Scientists at Stanford University, the University of California and Harvard Medical School have created a molecule based on part of the spike protein (S-protein) that attaches to the virus and prevents SARS-CoV-2 from fusing with an infected host cell. This is reported in an article published in the journal Proceedings of the National Academy of Sciences (PNAS).
To infect a cell, the viral spike S protein must bind to the cellular receptor ACE2. Antiviral drugs of various classes inhibit this binding, preventing the spread of infection. They include peptide inhibitors that block the formation of a bundle of six protein helices involving specific S-protein motifs, the so-called heptad repeats 1 and 2 (HR1HR2). This prevents the viral membrane from fusing with the cell membrane.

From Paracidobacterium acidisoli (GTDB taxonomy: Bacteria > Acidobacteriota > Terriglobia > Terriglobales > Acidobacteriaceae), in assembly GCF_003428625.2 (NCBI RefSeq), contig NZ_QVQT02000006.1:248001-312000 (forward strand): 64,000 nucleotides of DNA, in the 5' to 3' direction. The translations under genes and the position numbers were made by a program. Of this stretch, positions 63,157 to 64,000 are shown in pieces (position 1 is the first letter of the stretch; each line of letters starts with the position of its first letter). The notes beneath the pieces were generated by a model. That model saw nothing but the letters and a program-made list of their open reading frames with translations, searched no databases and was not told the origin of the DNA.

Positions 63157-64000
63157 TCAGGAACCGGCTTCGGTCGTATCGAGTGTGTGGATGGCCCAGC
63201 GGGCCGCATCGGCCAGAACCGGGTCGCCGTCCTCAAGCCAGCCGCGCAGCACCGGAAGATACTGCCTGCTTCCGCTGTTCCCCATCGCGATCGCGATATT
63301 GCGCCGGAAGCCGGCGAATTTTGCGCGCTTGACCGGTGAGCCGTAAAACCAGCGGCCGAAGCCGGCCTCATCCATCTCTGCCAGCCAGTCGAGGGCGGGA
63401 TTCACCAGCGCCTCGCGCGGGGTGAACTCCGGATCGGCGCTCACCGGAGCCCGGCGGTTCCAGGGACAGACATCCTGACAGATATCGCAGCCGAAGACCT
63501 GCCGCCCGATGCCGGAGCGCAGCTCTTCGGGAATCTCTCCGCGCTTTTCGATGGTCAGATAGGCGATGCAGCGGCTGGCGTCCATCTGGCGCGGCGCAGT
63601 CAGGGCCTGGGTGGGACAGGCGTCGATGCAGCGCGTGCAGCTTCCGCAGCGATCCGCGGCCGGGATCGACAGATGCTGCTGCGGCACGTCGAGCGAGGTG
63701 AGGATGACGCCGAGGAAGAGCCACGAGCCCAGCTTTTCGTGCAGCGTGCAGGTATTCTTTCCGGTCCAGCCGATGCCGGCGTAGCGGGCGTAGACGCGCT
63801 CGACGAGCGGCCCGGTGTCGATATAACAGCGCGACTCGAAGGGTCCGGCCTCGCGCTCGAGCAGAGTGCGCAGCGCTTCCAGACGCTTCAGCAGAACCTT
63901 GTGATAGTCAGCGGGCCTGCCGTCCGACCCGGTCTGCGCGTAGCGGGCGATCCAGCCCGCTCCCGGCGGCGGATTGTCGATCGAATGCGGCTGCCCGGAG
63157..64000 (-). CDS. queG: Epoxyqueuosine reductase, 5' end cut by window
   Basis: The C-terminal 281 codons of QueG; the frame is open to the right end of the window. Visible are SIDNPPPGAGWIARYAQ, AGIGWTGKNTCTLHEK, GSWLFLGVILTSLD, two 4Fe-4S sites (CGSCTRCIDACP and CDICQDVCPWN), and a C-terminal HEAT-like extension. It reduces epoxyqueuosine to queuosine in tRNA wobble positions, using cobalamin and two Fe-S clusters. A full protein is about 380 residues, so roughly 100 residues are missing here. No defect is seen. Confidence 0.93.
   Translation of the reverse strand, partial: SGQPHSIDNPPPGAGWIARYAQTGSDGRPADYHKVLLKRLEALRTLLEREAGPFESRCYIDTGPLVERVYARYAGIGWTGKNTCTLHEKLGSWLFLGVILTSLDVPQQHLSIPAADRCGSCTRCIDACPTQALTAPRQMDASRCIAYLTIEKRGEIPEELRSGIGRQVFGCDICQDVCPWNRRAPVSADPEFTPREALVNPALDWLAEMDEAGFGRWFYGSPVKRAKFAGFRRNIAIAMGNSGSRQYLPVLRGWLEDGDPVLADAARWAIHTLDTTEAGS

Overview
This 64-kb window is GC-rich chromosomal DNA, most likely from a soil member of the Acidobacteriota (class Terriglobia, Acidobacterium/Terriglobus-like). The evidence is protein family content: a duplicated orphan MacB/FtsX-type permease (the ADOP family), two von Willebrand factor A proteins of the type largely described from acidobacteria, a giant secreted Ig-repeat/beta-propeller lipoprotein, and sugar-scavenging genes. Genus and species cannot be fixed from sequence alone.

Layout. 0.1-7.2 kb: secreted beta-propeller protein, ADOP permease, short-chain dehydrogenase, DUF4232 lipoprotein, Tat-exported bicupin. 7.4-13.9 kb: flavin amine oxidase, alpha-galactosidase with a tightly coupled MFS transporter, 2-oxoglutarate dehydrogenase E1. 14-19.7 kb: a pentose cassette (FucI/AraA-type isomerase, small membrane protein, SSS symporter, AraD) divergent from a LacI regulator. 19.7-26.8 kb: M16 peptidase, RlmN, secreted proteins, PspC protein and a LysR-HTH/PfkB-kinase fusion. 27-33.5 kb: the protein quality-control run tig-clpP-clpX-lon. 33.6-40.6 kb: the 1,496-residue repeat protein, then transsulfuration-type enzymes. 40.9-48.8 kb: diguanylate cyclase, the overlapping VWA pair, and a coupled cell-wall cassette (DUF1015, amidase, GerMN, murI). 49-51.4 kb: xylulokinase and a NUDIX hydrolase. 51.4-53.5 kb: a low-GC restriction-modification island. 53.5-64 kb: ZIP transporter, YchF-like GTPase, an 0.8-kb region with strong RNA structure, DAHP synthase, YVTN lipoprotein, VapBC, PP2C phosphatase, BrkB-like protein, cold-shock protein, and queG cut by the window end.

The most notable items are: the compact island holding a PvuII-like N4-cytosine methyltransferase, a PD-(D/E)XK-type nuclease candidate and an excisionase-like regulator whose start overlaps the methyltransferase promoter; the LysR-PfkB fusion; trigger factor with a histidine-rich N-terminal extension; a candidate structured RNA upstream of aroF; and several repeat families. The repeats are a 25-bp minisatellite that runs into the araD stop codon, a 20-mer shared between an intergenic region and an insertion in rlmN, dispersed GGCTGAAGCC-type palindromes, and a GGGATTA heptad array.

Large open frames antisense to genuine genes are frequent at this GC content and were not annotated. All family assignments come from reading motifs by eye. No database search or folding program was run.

The new longHR2_42 inhibitor is a modified HR2 peptide that interacts with the HR1 triple helix, thereby blocking the formation of a six-stranded bundle. The drug targets a part of the virus that remains almost unchanged during evolution, so it should be effective against various strains of SARS-CoV-2, including omicron variants.
Scientists are currently testing the inhibitor in mice infected with SARS-CoV-2. It is expected that the drug can be administered by inhalation so that it enters the respiratory tract at an early stage of infection, which will prevent severe respiratory symptoms.
Other treatments for COVID-19 rely on drugs that attach to the outside of the spike protein. For example, bebtelovimab targets the part of the S protein that has mutated over time, so it doesn’t work against new variants of COVID-19.